Now, that's not to say that they can't be good journalists and that they can't be fair. But I think that when you're in these arguments and a lot of campaigns are about arguments. That there is a pre -- presupposition -- pre -- how would you put it?

KURTZ: An inherent disposition.

STEVENS: Disposition to believe the fundamental basis of their argument, of the Democratic argument versus Republican argument. And I think that that doesn't mean that you can't win an argument. I think it means that it makes it more difficult to carry the day in that argument.

KURTZ: When Mitt Romney --

STEVENS: But this is -- but this is -- but this is sort of, I think, very old trout territory that we've been through before --

KURTZ: But there's a chance for me and our viewers to hear from you --

STEVENS: No. But --

KURTZ: Chief strategist of the campaign and let me turn it around.

It was a close election for most of that time. When Mitt Romney lost, the next day, the next hour, it seemed, a lot of conservative pundits came out and said Romney was a terrible candidate. Now, obviously, gone the other way, they would have said you were a genius. Did it bother you to get from your own tribe?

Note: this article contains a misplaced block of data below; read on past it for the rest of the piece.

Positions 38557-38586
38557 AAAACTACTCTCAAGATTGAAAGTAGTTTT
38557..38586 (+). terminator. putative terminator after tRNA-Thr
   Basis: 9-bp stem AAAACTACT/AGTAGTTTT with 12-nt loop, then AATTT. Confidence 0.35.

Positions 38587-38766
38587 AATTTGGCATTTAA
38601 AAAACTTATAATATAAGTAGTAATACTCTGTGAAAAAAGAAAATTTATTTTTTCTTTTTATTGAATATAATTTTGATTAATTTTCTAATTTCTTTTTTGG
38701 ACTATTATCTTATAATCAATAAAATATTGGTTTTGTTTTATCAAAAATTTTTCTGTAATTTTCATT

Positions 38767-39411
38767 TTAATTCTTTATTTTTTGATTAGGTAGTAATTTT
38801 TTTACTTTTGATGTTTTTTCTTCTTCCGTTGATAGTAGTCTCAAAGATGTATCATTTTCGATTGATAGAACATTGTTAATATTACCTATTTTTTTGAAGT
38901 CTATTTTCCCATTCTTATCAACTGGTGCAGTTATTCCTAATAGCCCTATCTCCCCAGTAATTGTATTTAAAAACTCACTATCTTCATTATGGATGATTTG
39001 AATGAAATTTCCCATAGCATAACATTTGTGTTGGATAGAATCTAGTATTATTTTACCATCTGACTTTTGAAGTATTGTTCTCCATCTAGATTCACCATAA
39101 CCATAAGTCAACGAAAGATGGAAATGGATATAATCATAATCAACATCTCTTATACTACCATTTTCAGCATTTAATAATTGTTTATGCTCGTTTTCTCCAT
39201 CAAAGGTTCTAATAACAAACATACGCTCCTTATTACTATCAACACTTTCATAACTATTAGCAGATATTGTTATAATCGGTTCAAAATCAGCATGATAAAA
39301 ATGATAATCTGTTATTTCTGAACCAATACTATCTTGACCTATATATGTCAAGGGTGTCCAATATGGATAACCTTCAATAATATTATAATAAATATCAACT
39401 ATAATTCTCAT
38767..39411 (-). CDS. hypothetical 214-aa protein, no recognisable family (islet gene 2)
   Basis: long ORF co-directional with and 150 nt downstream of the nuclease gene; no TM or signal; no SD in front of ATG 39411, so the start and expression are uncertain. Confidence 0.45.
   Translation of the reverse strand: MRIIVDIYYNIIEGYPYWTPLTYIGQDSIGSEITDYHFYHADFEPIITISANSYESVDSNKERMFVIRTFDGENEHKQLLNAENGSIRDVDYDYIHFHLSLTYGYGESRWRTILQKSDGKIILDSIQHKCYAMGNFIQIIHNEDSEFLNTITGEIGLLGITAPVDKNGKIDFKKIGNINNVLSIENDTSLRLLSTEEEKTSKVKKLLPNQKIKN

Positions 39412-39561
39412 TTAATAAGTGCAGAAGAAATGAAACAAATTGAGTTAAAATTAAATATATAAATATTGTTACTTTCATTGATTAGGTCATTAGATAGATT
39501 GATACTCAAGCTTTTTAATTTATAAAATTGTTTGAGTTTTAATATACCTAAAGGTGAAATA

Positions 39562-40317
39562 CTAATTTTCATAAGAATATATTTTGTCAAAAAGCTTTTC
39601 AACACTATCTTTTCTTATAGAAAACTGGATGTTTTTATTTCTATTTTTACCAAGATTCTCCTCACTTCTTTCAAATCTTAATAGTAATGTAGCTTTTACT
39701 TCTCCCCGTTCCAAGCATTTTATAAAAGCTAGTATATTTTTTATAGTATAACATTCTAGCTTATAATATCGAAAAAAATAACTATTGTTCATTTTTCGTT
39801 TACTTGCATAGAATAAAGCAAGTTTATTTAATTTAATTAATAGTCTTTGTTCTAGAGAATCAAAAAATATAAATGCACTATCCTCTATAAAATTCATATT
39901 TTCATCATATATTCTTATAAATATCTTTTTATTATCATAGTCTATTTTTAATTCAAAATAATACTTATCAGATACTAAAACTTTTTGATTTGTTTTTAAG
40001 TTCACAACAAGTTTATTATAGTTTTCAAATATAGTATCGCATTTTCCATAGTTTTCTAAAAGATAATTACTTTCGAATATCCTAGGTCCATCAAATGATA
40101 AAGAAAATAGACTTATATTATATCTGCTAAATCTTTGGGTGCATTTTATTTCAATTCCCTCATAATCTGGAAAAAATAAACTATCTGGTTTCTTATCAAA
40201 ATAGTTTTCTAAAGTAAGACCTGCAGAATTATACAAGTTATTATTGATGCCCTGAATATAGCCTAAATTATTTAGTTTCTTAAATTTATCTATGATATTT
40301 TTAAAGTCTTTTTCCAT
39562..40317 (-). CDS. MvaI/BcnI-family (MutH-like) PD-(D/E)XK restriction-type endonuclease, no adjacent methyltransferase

STEVENS: I think that in a campaign, you know, the proper way to deal with criticism is to try to listen to it, because every day in campaigns you make a lot of mistakes. And if you look at Mitt Romney's approach, after every one of our debates, all he wanted to hear about was what he did wrong and how he could improve. And I think that's a good model for us.

So, when conservatives and people supporting Republican Party criticized us, we tried to listen and to see what we could learn from it and to go from there.

KURTZ: And yet, you often to me and other reporters and sometimes in your writing would dismiss what you call the green room culture. You felt it was insular, Beltway press corps mentality that was out of touch with what was happening on the campaign trail.